Pakistan witnessed a record 51 per cent increase in terrorist attacks in one year after the AfghanTaliban got power in Afghanistan in August last year,according to a local think-tank report.

The rag-tag Islamist rebels swarmed the capital Kabul as the US prepared to leave and took over the city without any resistance in a symbolic victory after the world superpower failed to subdue them even after two decades of bloodshed.

For Pakistan, the perils of a militant regime in Kabul have become unmistakably clear as the country has witnessed a mindboggling 51 per cent increase in the number of terrorist attacks in a single year since the Taliban takeover,” Pakistan Institute of Peace Studies (PIPS) noted in its report ‘Fallout of Afghan situation and Pakistan’s policy responses’.

The report says that recently, the police in Lower Dir issued advice to local notables, asking them to take measures for their safety and security in view of the emerging situation in the area. They were advised to reduce unnecessary movements and keep licensed weapons. Similarly, on August 10, the Swat police issued a statement saying they were undertaking search operations for militants in the mountains of Balasoor and Kabal as well as in Khwazkhela tehsil. The purpose of these analytical papers is to expand the knowledge base of key stakeholders on Pakistan’s Afghan perspective, and its role and interest in Afghan peace and reconciliation.
“The mindless jubilation over Taliban victory is now turning into a rude shock because the evolving security situation under the erratic Taliban rule indicates Pakistan is about to face yet another ordeal viz-a-viz terrorism,” the think-tank said.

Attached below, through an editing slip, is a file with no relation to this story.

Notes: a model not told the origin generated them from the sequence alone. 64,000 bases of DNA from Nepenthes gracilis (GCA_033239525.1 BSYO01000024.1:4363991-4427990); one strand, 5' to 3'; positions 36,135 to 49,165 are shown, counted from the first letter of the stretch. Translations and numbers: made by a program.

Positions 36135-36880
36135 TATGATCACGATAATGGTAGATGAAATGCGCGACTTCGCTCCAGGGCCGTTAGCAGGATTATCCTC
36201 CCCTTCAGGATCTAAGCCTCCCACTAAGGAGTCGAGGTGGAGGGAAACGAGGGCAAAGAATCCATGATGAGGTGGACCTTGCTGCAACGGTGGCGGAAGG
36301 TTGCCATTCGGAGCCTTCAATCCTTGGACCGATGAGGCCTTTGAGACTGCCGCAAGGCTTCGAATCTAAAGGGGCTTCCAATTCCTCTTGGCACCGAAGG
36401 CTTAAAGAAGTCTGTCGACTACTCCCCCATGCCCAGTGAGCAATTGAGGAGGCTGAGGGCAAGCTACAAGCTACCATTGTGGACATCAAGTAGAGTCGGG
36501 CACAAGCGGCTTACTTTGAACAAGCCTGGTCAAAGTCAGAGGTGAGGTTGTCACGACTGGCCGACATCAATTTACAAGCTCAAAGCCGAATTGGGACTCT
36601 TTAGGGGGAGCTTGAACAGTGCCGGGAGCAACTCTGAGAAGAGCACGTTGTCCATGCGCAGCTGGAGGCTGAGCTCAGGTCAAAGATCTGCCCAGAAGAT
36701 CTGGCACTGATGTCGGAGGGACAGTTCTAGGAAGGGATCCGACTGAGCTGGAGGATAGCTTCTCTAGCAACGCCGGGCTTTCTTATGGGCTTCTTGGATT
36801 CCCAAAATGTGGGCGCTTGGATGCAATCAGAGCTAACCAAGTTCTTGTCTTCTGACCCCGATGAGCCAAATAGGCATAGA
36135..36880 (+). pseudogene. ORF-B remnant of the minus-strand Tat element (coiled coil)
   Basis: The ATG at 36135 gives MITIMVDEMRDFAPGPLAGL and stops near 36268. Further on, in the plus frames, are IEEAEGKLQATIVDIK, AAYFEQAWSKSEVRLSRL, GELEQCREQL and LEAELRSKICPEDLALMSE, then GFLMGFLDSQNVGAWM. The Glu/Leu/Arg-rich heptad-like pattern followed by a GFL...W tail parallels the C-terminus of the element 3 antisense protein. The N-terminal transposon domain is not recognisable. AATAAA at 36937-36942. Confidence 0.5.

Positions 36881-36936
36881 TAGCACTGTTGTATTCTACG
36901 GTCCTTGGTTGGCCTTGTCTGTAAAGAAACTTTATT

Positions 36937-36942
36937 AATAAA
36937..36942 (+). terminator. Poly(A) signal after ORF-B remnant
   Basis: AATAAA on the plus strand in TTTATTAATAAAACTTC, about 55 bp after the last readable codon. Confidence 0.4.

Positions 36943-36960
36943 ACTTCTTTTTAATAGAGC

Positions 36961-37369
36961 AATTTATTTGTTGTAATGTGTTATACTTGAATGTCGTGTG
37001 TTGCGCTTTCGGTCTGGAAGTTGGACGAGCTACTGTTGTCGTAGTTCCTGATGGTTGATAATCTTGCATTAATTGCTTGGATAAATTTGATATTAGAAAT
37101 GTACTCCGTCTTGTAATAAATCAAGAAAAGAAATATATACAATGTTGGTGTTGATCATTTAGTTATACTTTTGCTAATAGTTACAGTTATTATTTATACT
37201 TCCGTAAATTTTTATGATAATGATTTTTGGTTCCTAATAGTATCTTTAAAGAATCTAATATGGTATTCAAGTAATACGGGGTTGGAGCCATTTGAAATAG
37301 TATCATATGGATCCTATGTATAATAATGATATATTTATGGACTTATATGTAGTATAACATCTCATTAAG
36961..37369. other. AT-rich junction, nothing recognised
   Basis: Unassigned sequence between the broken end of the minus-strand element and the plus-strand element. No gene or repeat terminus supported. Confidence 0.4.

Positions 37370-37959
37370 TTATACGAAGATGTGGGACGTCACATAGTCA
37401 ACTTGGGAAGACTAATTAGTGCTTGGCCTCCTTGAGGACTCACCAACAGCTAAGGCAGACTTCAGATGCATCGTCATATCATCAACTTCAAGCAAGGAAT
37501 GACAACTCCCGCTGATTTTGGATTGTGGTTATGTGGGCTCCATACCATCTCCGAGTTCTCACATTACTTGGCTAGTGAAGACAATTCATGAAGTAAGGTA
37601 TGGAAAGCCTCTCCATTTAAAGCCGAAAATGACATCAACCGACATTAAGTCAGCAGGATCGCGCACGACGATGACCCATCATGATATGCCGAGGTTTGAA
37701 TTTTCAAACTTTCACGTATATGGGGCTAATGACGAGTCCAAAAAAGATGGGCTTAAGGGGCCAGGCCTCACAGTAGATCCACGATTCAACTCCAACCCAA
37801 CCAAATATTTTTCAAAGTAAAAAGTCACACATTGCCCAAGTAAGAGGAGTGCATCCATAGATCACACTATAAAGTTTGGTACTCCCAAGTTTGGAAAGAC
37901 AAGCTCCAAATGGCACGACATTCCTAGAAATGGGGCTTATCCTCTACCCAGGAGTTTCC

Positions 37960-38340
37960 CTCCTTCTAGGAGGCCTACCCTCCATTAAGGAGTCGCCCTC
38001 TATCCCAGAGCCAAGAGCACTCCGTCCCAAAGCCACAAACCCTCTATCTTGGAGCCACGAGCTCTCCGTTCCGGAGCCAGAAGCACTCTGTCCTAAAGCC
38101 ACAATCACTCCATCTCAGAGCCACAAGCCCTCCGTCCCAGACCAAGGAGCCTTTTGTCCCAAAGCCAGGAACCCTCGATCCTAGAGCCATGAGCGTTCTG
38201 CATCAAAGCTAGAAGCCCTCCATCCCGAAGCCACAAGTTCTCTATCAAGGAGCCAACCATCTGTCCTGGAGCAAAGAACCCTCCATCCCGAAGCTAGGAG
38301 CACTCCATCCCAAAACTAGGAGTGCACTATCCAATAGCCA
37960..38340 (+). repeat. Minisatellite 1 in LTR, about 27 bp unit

It also noted the UN warned that foreign terror groups based in Afghanistan take the Taliban victory as a motivation to disseminate their propaganda in Central and South Asia, and globally.
Key terror outfits with active presence in Afghanistan include Al-Qaeda, Islamic Movement of Uzbekistan (IMU), East Turkistan Islamic Movement (ETIM), Tehreek-i-Taliban Pakistan (TTP) and Islamic State in Khorasan (IS-K). So far, the Taliban have acted only against the IS-K because it actively challenges the group’s rule.
The publication while quoting the United Nations High Commissioner for Refugees (UNHCR) said more than 300,000 Afghans have fled to Pakistan since the Taliban takeover. The figure contests Pakistani authorities’ claim that about 60,000 to 70,000 Afghans entered Pakistan since August last year.

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